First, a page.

India nearing a big shift in its long-term objective of free access to debt

India nearing a big shift in its long-term objective of free access to debt

MUMBAI, Oct 14 Reuters - India is nearing a big shift in its long-term objective of having free access to and convertibility in its markets with a greater global integration and opener non-resident access to debt, Reserve Bank of India deputy governor T. Rabi Sankar said.

In a speech at a forex dealers event on Thursday, India has come a long way in achieving increasing levels of convertedibility on the capital account, Sankar said in a speech referring to the ability to convert local financial assets into foreign financial assets and vice versa.

Sankar said there was an effort to liberalize Indian portfolio investor flows into foreign debt further with introduction of fully accessible route FAR which places no limit on non-resident investment in specified benchmark securities.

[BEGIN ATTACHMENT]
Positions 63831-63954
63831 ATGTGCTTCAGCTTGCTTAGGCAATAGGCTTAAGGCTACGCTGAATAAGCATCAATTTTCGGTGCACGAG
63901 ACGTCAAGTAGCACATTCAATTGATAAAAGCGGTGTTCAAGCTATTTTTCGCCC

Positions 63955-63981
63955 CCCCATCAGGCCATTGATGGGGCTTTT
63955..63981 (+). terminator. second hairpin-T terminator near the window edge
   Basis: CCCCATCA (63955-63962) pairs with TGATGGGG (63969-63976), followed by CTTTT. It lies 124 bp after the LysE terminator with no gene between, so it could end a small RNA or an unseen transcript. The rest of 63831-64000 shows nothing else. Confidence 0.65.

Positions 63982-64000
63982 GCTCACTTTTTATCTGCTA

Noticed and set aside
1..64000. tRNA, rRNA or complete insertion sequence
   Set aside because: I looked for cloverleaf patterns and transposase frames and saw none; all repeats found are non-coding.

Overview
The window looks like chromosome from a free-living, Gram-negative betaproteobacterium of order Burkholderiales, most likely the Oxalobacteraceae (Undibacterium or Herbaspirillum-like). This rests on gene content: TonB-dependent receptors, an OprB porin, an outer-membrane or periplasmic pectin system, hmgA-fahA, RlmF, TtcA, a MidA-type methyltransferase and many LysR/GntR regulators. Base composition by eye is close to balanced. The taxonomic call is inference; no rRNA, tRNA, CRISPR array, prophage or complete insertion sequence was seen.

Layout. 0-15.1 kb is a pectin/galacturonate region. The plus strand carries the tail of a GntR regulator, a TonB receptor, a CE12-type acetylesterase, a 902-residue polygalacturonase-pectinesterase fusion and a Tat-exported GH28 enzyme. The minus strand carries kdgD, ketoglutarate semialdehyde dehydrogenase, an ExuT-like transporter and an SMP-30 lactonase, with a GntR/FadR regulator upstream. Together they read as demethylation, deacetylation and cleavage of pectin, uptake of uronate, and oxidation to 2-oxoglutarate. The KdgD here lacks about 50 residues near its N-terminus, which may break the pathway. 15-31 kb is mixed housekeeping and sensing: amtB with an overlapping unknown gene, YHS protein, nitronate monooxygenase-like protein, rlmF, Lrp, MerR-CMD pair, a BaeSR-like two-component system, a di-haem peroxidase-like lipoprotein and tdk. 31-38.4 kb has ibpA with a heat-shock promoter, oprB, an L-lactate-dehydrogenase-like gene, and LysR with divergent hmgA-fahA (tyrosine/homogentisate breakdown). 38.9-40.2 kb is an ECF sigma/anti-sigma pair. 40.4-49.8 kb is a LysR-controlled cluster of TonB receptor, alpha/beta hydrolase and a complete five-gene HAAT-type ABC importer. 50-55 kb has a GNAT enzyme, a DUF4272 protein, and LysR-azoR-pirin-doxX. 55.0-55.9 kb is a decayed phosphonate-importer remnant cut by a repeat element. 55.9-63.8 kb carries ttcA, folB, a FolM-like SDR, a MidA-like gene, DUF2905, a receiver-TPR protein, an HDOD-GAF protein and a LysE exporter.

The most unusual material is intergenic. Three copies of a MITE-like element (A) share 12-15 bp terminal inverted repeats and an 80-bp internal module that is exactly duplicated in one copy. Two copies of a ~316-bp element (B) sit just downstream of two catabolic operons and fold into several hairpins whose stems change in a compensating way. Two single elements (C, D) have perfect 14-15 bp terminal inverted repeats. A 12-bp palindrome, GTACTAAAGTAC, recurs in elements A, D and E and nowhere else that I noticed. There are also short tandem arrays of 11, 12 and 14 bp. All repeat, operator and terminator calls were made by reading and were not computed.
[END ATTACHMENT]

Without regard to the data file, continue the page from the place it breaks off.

Since over time, virtually all monies will fall under the FAR category, the move is unambiguously towards an eventual unfettered access for non-residents to Government securities, he added.

He also said the efforts to get the country included in global bond indexes and a move towards placing government securities under global custodians, once implemented will encourage debt flows in the future.

India's inclusion in global indexes could materialise by 2022, bringing potential inflows of between $30 billion and $40 billion, HSBC analysts estimate.

Despite the move to greater conversion, Sankar warned of risks including sudden reversals of flows among others that would need to be addressed.

The rate of change in capital conversionibility will increase with each of these and similar measures, said Sankar.

With that comes the responsibility to ensure such flows are managed effectively with the right combination of capital flows measures, macro-prudential measures and market intervention He said industry participants, particularly banks, need to prepare themselves for management of the business-process changes and global risks associated with capital convertibility, while the job of the central bank as regulator is somewhat different.

The job of a regulator is like the gas regulator in the kitchen; it cannot impregnate the quality of the dish, but can prevent the kitchen from blowing up, Sankar said.